The Innocents Abroad — Volume 02

By Mark Twain

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...INNOCENTS ABROAD

by Mark Twain

[From an 1869--1st Edition]

Part 2.




CHAPTER XI.

We are getting foreignized rapidly and with...

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...the "nub" of it, and then a word drops in that no man can translate,
and...

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...and his shoulders stooped
forward a little, and looked as if he had his hands under...

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...wrought with his own hands. How thick the names were! And
their long-departed owners...

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...in grease obtained from his food; and then dug through the
thick wall with some trifling...

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...knew then what the poet meant when he sang of: "--thy cornfields
green, and sunny...

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...with the crimson and gold of the setting sun; of dizzy
altitudes among fog-wreathed peaks and...

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...you shall not go
astray. You cannot pass into the waiting room of the depot...

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...But why?
Because when one occurs, somebody has to hang for it! Not hang, maybe,
but...

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...of a
tree or the turning of a hedge, the marvel of roads in perfect repair,
void...

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...dinner we felt like seeing such Parisian specialties as we might
see without distressing exertion, and...

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...found that it was even so.

I said I wanted to be shaved. The barber...

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...residence and deliberately
skins you in your private apartments. Ah, I have suffered, suffered,
suffered, here...

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...In a whole city-full,
Gas we...

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...gently and as daintily as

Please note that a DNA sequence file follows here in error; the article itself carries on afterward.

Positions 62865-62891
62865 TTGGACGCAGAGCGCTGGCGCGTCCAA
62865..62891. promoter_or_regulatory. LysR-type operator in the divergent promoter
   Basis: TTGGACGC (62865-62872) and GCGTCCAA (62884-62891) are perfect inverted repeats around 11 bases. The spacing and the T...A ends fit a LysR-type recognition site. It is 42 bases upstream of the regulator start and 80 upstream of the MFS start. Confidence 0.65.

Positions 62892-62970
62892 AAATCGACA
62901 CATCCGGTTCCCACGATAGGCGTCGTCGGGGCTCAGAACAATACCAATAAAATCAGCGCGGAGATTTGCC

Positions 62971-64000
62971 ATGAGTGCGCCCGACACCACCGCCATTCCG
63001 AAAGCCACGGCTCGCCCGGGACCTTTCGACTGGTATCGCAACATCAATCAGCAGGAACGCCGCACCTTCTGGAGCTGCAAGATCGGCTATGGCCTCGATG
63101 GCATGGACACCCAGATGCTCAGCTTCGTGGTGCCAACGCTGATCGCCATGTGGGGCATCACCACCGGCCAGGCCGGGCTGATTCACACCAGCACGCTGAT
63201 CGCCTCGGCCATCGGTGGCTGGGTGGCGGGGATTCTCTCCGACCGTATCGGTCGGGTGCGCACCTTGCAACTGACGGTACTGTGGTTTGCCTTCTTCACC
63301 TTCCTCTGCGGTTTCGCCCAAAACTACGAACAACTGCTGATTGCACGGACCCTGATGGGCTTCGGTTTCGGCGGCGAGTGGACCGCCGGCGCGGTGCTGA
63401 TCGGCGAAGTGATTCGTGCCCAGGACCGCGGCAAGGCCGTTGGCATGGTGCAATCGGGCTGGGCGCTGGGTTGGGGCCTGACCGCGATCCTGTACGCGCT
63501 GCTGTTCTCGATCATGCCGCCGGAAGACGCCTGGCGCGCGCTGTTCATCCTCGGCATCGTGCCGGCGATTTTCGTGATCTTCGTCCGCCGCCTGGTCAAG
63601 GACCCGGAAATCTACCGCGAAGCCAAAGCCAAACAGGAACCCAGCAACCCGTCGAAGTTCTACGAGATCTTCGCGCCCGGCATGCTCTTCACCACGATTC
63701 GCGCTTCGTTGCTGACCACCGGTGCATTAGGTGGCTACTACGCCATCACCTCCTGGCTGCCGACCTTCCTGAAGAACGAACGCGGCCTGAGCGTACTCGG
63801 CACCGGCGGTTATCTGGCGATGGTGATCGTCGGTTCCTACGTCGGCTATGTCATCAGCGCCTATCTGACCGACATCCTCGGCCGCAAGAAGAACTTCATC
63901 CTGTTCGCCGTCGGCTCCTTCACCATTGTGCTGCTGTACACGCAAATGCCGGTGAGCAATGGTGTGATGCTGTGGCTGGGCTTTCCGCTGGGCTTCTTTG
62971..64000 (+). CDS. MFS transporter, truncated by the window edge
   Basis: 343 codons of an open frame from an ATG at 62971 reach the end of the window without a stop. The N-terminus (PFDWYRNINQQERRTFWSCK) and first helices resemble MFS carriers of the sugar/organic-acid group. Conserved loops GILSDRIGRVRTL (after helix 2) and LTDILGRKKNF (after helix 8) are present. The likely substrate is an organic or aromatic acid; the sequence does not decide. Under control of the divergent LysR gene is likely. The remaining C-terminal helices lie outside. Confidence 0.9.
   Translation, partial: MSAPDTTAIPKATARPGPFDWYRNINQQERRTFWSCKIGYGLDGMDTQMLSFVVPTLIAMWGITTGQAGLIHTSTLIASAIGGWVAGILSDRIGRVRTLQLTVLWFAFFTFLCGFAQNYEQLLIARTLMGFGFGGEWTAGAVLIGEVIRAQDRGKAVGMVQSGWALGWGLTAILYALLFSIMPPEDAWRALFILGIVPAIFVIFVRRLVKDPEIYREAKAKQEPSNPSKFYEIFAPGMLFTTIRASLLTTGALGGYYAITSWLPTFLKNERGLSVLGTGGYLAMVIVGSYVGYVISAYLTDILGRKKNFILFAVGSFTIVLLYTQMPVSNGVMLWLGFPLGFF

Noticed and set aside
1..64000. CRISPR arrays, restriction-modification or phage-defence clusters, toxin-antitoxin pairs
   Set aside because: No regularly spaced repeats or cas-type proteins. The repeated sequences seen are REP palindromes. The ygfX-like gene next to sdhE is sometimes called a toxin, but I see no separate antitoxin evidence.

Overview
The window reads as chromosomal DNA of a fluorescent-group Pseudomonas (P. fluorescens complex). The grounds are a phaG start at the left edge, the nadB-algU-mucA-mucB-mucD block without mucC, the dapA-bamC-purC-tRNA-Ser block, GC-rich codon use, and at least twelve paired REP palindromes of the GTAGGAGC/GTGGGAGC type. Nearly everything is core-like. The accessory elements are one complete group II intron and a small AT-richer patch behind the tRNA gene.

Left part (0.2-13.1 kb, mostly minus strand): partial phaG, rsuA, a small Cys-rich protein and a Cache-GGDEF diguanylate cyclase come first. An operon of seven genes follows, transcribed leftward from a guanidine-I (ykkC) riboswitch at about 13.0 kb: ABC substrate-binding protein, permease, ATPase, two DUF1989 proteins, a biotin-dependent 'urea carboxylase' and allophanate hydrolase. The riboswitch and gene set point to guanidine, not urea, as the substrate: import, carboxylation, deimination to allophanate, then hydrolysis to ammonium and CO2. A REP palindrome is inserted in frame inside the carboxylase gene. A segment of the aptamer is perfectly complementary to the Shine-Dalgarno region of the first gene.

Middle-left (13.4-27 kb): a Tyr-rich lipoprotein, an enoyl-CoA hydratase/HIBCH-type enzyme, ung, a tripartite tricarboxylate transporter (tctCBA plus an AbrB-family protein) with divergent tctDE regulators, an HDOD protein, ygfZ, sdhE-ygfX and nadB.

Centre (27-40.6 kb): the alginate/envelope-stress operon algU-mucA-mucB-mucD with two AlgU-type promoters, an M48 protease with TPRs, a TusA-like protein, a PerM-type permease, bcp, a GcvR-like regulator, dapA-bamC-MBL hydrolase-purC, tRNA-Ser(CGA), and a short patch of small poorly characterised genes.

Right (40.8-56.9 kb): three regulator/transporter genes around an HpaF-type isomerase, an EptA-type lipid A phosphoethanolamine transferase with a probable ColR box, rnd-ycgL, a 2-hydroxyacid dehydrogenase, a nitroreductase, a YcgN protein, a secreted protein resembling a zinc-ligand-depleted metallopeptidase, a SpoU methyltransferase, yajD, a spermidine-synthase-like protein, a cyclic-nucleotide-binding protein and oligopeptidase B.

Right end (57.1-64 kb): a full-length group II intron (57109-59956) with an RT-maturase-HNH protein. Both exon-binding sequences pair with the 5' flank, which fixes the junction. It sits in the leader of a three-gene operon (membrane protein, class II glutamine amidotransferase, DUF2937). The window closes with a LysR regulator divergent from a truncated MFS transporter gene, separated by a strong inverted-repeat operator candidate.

a cat crossing a muddy street; and oh, he was urbanity;...

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...Armand de la
Chartreuse, or something that would sound grand in letters to the
villagers at home,...

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...carriage stopped.

"What's this?"

"Zis is ze finest silk magazin in Paris--ze most celebrate."

"What did you come...

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...look at them. Drive on."

And the doctor: "We need no silks now, Ferguson. ...

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...living grace about his movements and a living
intelligence in his eyes--watched him swimming about as...

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...those
cheers were not heartfelt and cordial.

Abdul Aziz, absolute lord of the Ottoman empire--clad in dark...

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...of the Ottoman Empire! Born to a
throne; weak, stupid, ignorant, almost, as his meanest...

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...the brilliant adventurer, Napoleon III., the
genius of Energy, Persistence, Enterprise; and the feeble Abdul-Aziz, the
genius...

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...his conscience
at rest--he had assassinated the Duke of Orleans. Alas! Those good old
times...

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...into a room which
was hung all about with the clothing of dead men; coarse blouses,
water-soaked;...

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...smoked. When we arrived at
the garden in Asnieres, we paid a franc or two...

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...center and danced a jig; next he performed some gymnastic
and balancing feats too perilous to...

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...orgies
that stormy night in "Alloway's auld haunted kirk."

We visited the Louvre, at a time when...

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...of it reminds one that it was not always so. The
cross marks the spot...

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...brain. Every
faculty of mind, every noble trait of human nature, every high occupation
which men...

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...will, you find it furnished with those bouquets and immortelles. Go
when you will, you...

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...first name is not mentioned by any author, which is
unfortunate. However, George W. Fulbert...

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...the marriage should be kept secret
from the world, to the end that (while her good...

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...heard his name mentioned. She had become prioress of
Argenteuil and led a life of...

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...nobody, and was buried at Cluny, A.D., 1144. They removed his
body to the Paraclete...

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...to dinner and would
be back in an hour--would Monsieur buy something? We wondered why...

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...field. By and by there was a sound of
music, and soon the Emperor of...